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Pollack v. United States Dep't of Justice

September 12, 2008

STEVEN B. POLLACK AND BLUE ECO, LEGAL COUNCIL, PLAINTIFFS,
v.
UNITED STATES DEPARTMENT OF JUSTICE, UNITED STATES COAST GUARD, UNITED STATES NAVY, UNITED STATES MARINE CORPS, AND UNITED STATES DEPARTMENT OF DEFENSE, DEFENDANTS.



The opinion of the court was delivered by: Judge Ronald A. Guzmán

MEMORANDUM OPINION AND ORDER

Plaintiffs have sued various departments of the federal government for their alleged violations of the Clean Water Act ("CWA"), 33 U.S.C. § 1365, the Resource Conservation Recovery Act ("RCRA"), 42 U.S.C. § 6972, the Comprehensive Environmental Response Compensation and Liability Act ("CERCLA"), 42 U.S.C. § 9659 and for damages under the Federal Tort Claims Act, 28 U.S.C. § 1346(b). The case is before the Court on defendants' motion pursuant to Federal Rule of Civil Procedure ("Rule") 12(b)(1) to dismiss the second amended complaint for lack of subject matter jurisdiction. For the reasons set forth below, the Court grants the motion.

Facts

Between January 19, and September 12, 2006, the U.S. Coast Guard discharged 62,584 bullets, made primarily of lead, into the Great Lakes during eighteen live-fire training exercises. (Second Am. Compl. ¶ 5.) Lead is listed as a toxic chemical under the Emergency Planning and Community Right-to-Know Act. See 42 U.S.C. § 11002; 40 C.F.R. § 372.65. The Coast Guard discharged the bullets into the Great Lakes without a permit under the CWA and has taken no action to retrieve them. (Second Am. Compl. ¶¶ 7, 13.)

On December 18, 2006, the Coast Guard issued a press release saying that it had "withdraw[n] the Notice of Proposed Rulemaking to establish 34 safety zones for live-fire training on the Great Lakes." (Id., Ex. D, Coast Guard Press Release of 12/1/8/06.) The release also said that the Coast Guard would "not conduct live-fire training on the Great Lakes to satisfy non-emergency training requirements unless [it] publish[ed] a rule." (Id.)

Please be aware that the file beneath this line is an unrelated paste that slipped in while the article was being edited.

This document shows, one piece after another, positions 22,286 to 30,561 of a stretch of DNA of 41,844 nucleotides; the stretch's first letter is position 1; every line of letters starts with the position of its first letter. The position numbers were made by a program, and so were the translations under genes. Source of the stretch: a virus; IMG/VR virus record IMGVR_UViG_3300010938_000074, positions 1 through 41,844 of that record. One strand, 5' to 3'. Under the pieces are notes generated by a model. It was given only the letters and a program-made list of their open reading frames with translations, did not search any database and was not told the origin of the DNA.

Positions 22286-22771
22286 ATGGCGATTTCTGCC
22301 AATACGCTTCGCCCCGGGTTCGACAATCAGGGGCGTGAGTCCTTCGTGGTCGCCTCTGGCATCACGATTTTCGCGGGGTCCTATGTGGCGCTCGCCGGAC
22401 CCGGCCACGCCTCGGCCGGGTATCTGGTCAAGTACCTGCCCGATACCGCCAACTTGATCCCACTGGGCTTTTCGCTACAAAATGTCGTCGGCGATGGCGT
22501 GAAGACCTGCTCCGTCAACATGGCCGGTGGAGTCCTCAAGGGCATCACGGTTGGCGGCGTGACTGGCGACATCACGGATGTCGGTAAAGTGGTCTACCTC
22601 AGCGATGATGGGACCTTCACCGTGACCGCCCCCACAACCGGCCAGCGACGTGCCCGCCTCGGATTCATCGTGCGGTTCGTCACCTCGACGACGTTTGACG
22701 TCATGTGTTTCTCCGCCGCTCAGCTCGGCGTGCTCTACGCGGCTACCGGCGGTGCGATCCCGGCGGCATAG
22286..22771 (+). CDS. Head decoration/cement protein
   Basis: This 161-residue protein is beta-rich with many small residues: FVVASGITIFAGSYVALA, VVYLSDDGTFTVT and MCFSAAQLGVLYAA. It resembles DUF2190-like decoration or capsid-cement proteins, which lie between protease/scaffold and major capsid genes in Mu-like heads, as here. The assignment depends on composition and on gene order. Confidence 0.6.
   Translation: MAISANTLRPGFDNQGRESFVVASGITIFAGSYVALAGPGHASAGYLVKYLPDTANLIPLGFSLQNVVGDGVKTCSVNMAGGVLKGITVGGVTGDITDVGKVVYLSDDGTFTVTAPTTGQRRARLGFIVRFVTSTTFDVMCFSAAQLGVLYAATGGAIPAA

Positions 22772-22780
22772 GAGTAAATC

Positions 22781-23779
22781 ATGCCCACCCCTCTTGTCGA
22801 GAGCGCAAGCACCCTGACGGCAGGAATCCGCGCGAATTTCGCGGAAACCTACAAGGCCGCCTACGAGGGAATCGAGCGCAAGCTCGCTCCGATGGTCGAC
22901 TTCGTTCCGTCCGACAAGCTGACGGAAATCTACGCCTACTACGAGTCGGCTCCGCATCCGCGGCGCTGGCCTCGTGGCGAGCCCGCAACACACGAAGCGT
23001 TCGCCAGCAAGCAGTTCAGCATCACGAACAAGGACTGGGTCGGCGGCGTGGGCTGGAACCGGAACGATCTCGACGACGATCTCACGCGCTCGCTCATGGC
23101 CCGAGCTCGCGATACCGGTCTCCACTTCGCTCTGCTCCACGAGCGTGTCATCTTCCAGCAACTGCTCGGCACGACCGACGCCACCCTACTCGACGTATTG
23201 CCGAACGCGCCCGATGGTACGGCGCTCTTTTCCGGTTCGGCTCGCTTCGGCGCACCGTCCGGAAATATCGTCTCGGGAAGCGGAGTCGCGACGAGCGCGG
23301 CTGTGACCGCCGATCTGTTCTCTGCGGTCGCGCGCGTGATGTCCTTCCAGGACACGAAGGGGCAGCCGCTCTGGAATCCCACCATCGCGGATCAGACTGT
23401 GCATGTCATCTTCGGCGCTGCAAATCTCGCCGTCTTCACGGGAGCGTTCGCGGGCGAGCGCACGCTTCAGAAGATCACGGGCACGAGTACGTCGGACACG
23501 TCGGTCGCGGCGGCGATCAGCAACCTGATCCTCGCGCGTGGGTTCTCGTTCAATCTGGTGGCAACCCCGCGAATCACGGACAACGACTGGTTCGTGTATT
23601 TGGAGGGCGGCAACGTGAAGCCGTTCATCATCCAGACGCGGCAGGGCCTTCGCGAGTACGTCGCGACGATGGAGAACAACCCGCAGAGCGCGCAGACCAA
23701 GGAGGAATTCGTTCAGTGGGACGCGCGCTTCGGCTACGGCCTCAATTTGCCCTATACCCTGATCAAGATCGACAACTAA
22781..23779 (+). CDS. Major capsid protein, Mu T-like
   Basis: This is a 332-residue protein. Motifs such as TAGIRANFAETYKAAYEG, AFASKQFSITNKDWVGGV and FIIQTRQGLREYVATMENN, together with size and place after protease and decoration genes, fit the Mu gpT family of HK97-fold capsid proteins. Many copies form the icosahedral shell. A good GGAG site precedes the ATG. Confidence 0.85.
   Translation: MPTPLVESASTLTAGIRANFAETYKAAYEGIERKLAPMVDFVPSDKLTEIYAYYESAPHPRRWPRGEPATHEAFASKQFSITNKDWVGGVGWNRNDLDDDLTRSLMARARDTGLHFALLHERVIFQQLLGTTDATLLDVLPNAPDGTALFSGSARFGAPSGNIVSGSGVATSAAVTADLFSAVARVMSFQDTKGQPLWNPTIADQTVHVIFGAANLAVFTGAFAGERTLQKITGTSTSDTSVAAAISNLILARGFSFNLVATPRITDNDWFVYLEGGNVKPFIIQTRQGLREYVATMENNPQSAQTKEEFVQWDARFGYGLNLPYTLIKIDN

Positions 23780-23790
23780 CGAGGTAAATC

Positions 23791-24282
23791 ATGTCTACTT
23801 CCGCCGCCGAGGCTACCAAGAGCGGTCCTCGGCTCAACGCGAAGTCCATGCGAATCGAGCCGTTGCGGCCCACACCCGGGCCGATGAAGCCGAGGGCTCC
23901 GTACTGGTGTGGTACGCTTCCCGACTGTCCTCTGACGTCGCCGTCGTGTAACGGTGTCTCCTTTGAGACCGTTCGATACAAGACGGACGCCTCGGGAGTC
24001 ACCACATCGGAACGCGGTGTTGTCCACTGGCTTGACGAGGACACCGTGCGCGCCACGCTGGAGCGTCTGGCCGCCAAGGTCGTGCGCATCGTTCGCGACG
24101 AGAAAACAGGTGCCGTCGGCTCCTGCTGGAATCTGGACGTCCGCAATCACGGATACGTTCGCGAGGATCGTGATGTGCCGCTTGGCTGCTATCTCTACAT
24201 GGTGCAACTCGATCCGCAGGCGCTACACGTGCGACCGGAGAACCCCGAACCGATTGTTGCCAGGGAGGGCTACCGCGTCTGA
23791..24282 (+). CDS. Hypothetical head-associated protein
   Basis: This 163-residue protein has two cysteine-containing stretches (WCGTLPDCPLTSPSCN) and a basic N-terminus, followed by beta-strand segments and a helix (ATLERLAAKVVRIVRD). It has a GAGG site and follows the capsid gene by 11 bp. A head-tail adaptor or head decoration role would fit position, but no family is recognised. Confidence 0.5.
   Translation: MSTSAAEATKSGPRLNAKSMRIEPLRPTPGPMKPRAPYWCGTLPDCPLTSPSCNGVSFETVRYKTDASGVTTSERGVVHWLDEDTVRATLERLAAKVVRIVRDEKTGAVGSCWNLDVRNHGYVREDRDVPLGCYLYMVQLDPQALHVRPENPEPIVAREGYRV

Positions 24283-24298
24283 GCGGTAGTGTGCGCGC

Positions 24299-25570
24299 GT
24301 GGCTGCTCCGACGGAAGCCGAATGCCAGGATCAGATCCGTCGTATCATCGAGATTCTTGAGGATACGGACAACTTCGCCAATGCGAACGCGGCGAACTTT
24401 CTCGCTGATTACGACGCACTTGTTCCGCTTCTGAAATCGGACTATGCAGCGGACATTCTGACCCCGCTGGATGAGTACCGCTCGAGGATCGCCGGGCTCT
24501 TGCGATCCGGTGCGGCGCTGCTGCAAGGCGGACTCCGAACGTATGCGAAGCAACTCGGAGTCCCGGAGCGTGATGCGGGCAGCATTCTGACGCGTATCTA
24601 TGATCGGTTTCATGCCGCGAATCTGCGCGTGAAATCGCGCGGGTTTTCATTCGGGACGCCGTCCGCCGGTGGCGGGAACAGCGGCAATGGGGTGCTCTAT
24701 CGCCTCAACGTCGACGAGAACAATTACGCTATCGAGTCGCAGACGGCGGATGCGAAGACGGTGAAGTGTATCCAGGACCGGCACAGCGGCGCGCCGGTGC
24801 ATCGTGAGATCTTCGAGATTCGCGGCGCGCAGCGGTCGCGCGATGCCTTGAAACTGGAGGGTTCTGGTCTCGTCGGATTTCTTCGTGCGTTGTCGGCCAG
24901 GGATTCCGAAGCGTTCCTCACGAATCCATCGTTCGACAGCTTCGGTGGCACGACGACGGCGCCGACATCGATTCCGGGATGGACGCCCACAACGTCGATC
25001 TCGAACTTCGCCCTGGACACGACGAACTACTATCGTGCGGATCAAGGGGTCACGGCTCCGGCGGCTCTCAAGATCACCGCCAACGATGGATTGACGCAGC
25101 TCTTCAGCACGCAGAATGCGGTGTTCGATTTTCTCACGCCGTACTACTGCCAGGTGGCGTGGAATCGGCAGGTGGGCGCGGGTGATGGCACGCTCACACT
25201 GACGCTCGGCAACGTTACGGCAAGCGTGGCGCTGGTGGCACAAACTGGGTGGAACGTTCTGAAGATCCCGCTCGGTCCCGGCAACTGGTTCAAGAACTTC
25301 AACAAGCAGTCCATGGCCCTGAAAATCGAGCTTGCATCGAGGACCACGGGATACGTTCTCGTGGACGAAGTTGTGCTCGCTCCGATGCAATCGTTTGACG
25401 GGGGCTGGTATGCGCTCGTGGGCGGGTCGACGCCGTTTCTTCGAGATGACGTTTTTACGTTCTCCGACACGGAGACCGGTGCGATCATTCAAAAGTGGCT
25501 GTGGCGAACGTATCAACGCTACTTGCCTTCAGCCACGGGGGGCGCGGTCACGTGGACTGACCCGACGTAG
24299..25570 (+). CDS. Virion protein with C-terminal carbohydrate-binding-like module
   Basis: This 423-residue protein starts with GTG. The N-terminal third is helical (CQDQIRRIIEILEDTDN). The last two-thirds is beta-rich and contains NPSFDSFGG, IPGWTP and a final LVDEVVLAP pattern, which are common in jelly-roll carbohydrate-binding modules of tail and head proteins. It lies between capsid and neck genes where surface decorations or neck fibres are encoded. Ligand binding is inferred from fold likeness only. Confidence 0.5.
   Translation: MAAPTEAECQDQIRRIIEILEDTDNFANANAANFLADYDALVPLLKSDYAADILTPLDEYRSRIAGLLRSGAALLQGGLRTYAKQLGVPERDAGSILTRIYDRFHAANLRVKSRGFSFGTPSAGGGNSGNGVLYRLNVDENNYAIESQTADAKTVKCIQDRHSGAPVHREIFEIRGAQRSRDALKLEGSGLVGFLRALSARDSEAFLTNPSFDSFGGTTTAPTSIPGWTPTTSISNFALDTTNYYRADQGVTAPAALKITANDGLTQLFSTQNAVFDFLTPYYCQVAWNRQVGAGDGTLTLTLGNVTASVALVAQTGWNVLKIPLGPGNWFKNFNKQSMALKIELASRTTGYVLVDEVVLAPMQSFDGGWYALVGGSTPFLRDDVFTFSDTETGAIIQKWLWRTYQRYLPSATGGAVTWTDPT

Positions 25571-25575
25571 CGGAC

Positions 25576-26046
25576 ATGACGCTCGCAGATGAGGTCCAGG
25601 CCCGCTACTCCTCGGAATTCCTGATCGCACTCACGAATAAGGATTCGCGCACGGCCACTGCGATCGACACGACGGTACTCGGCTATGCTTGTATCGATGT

On March 10, 2007, plaintiffs submitted a Freedom of Information Act request to the Justice Department seeking documents regarding the FBI firearms training that occurs at the Great Lakes Naval Base in North Chicago, Illinois. (Id., Ex. F, Letter from Pollack to FBI of 3/10/07.) In response, plaintiffs received, among other things, an April 25, 1986 real estate appraisal of the FBI's North Chicago facility, which says that the "property has been used for a firing range since 1918" and uses 2,975 acres of Lake Michigan as "the impact area for overfiring." (Id., Ex. G, Real Estate Appraisal of 4/25/86 at 1-2.) Consequently, the appraisal states, [h]azardous waste contamination, primarily from lead, may pose a threat to ground water and possibly to lake waters." (Id. at 1.) Plaintiffs allege that the FBI continues to use the North Chicago firing range and discharges, or allows other agencies to discharge, lead bullets into the lake. (Id. ¶ 18.)

Plaintiffs also allege that there are two water intake areas in the range impact area, one of which is for drinking water used by the city of North Chicago. (Id. ¶ 21.) The City of North Chicago's Water Quality Report for 2006 shows that two of the water sites it sampled had concentrations of lead in excess of 15 parts per billion ("ppb"), the maximum allowed by law. (Id., Ex. K, 2006 North Chicago Water Quality Report.)